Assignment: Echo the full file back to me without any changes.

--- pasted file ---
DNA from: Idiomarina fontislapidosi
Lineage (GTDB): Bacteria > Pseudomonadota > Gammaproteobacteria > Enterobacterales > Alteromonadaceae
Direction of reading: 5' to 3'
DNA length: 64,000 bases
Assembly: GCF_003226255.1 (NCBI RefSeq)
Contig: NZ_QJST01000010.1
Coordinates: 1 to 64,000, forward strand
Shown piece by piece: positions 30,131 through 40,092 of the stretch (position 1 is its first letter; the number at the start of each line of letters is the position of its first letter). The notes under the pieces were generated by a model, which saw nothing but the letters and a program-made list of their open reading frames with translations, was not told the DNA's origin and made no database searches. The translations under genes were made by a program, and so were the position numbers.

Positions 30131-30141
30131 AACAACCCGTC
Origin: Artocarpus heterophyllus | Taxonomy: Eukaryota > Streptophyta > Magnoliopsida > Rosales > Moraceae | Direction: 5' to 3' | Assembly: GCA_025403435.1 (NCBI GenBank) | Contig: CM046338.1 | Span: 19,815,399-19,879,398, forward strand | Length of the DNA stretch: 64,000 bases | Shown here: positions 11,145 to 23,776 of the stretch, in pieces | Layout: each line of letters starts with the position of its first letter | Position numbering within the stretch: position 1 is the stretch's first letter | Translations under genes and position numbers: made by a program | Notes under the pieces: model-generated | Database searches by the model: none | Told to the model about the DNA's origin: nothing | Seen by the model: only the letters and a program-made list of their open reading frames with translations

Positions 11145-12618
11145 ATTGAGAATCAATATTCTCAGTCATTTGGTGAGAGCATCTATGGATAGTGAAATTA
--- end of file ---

DNA from: Idiomarina fontislapidosi
Lineage (GTDB): Bacteria > Pseudomonadota > Gammaproteobacteria > Enterobacterales > Alteromonadaceae
Direction of reading: 5' to 3'
DNA length: 64,000 bases
Assembly: GCF_003226255.1 (NCBI RefSeq)
Contig: NZ_QJST01000010.1
Coordinates: 1 to 64,000, forward strand
Shown piece by piece: positions 30,131 through 40,092 of the stretch (position 1 is its first letter; the number at the start of each line of letters is the position of its first letter). The notes under the pieces were generated by a model, which saw nothing but the letters and a program-made list of their open reading frames with translations, was not told the DNA's origin and made no database searches. The translations under genes were made by a program, and so were the position numbers.

Positions 30131-30141
30131 AACAACCCGTC
Origin: Artocarpus heterophyllus | Taxonomy: Eukaryota > Streptophyta > Magnoliopsida > Rosales > Moraceae | Direction: 5' to 3' | Assembly: GCA_025403435.1 (NCBI GenBank) | Contig: CM046338.1 | Span: 19,815,399-19,879,398, forward strand | Length of the DNA stretch: 64,000 bases | Shown here: positions 11,145 to 23,776 of the stretch, in pieces | Layout: each line of letters starts with the position of its first letter | Position numbering within the stretch: position 1 is the stretch's first letter | Translations under genes and position numbers: made by a program | Notes under the pieces: model-generated | Database searches by the model: none | Told to the model about the DNA's origin: nothing | Seen by the model: only the letters and a program-made list of their open reading frames with translations

Positions 11145-12618
11145 ATTGAGAATCAATATTCTCAGTCATTTGGTGAGAGCATCTATGGATAGTGAAATTA